June 5, 2012 / 8:40 AM / 8 years ago

Radiation: Shall I compare thee to an angry Japanese wife?

TOKYO (Reuters) - A Japanese research agency has dropped a controversial public relations campaign aimed at educating women about nuclear safety that compared radiation to the screaming voice of an angry wife.

Workers carry out radiation screening on a bus for a media tour at the Tokyo Electric Power Co's (TEPCO) tsunami-crippled Fukushima Daiichi nuclear power plant in Fukushima prefecture May 26, 2012. REUTERS/Tomohiro Ohsumi/Pool

The Japanese Atomic Energy Agency devoted a page on its website to an effort to “make the hard words used in the nuclear power industry” more easy to understand, particularly for women.

The page, which included a cartoon of an angry, fist-waving wife and her cowering husband, compared the wife’s yell to radiation. It continued the metaphor by saying that the women’s increasing agitation could be compared to “radioactivity”, while claiming the wife herself was comparable to “radioactive material”.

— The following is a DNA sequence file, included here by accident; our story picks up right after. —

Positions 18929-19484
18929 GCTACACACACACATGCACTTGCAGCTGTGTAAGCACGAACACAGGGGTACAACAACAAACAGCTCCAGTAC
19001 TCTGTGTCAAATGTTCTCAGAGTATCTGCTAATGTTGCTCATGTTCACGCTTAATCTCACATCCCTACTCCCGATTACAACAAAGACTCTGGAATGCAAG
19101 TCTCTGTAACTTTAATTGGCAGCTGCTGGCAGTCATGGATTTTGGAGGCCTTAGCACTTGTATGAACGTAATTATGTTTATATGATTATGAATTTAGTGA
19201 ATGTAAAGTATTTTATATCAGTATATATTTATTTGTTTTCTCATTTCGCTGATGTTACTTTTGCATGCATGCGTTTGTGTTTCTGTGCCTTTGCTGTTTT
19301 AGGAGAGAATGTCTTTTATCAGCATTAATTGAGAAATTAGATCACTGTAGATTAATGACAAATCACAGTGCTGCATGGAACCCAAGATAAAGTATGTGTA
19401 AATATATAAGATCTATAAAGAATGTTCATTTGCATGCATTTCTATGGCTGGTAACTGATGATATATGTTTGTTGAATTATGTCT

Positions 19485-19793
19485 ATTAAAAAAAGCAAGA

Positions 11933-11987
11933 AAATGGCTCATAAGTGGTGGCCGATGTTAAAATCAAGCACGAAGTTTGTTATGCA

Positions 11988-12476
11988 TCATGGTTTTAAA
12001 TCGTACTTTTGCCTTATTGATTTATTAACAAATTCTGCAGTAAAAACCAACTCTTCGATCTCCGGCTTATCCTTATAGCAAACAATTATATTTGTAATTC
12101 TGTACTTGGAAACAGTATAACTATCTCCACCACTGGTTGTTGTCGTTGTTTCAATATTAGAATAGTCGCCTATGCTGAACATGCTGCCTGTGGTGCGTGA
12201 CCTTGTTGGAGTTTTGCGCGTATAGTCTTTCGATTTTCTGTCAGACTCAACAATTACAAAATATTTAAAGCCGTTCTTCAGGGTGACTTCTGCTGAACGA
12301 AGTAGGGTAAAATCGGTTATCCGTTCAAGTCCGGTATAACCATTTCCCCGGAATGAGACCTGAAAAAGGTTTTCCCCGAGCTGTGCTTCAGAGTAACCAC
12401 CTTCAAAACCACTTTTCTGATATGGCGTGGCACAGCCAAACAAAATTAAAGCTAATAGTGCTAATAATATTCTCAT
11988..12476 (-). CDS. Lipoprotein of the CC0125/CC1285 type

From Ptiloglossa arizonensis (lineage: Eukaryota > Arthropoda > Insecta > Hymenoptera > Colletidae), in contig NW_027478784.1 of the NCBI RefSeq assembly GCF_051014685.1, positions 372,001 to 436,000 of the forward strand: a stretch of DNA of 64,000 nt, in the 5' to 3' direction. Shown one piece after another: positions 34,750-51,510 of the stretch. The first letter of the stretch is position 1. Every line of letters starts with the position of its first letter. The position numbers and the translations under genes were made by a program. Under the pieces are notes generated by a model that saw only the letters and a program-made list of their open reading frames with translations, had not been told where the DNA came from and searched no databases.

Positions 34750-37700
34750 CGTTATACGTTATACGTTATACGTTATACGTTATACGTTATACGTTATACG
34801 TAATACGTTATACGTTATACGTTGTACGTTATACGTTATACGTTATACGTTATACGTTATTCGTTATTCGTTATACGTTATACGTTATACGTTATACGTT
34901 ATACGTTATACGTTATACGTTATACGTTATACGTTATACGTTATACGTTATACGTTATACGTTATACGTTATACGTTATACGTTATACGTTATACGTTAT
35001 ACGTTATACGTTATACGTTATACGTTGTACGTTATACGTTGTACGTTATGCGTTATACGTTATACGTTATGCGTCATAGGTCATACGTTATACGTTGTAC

The webpage, first published in 2010, was dropped on Monday after the agency received dozens of complaints.

“I have no idea why this page suddenly attracted people’s attention, but we would have deleted it earlier had we known about this page,” said Yusuke Uehara, a spokesman for the government-affiliated agency which conducts nuclear research, including work on safety.

“This discriminates against women, which is inappropriate.”

All 50 of Japan’s operable nuclear reactors remain offline after a series of meltdowns and hydrogen explosions at the Fukushima Daiichi nuclear plant forced evacuations and renewed scrutiny of Japan’s policy towards atomic energy.

Tokyo Electric Power, the operator of the Fukushima plant, said last month that the radiation released in the first days of the Fukushima disaster was almost 2-1/2 times the amount first estimated by safety regulators.

The accident was the world’s worst nuclear accident since Chernobyl in 1986.

The “radioactive wife” cartoon had been created by a group of six women who live near Tokaimura, site of a 1999 nuclear accident at a uranium reprocessing plant.

Reporting by Miki Kayaoka; Editing by Elaine Lies and Nick Macfie

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